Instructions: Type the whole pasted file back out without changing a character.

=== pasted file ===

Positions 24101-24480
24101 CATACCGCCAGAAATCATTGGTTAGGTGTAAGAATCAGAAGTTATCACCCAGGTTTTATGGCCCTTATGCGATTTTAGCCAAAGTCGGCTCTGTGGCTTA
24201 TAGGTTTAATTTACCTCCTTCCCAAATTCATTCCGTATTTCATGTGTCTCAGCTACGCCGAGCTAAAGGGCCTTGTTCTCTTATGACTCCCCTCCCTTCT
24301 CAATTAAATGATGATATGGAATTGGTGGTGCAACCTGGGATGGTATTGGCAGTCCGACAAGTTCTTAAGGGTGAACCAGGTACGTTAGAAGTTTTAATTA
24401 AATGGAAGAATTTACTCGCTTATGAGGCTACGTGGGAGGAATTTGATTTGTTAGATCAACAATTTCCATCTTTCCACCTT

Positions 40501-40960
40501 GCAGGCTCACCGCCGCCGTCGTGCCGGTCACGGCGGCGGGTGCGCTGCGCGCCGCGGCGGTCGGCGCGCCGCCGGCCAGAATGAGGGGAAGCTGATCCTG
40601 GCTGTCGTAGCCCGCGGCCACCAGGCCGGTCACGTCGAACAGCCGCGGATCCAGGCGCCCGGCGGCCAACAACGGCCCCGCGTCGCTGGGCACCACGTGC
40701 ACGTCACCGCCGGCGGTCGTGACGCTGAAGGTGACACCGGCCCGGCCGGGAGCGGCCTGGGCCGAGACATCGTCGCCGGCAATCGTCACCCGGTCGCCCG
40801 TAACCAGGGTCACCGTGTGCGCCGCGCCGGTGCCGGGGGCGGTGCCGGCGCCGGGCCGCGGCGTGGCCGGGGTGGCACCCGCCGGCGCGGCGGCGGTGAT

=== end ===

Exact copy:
Positions 24101-24480
24101 CATACCGCCAGAAATCATTGGTTAGGTGTAAGAATCAGAAGTTATCACCCAGGTTTTATGGCCCTTATGCGATTTTAGCCAAAGTCGGCTCTGTGGCTTA
24201 TAGGTTTAATTTACCTCCTTCCCAAATTCATTCCGTATTTCATGTGTCTCAGCTACGCCGAGCTAAAGGGCCTTGTTCTCTTATGACTCCCCTCCCTTCT
24301 CAATTAAATGATGATATGGAATTGGTGGTGCAACCTGGGATGGTATTGGCAGTCCGACAAGTTCTTAAGGGTGAACCAGGTACGTTAGAAGTTTTAATTA
24401 AATGGAAGAATTTACTCGCTTATGAGGCTACGTGGGAGGAATTTGATTTGTTAGATCAACAATTTCCATCTTTCCACCTT

Positions 40501-40960
40501 GCAGGCTCACCGCCGCCGTCGTGCCGGTCACGGCGGCGGGTGCGCTGCGCGCCGCGGCGGTCGGCGCGCCGCCGGCCAGAATGAGGGGAAGCTGATCCTG
40601 GCTGTCGTAGCCCGCGGCCACCAGGCCGGTCACGTCGAACAGCCGCGGATCCAGGCGCCCGGCGGCCAACAACGGCCCCGCGTCGCTGGGCACCACGTGC
40701 ACGTCACCGCCGGCGGTCGTGACGCTGAAGGTGACACCGGCCCGGCCGGGAGCGGCCTGGGCCGAGACATCGTCGCCGGCAATCGTCACCCGGTCGCCCG
40801 TAACCAGGGTCACCGTGTGCGCCGCGCCGGTGCCGGGGGCGGTGCCGGCGCCGGGCCGCGGCGTGGCCGGGGTGGCACCCGCCGGCGCGGCGGCGGTGAT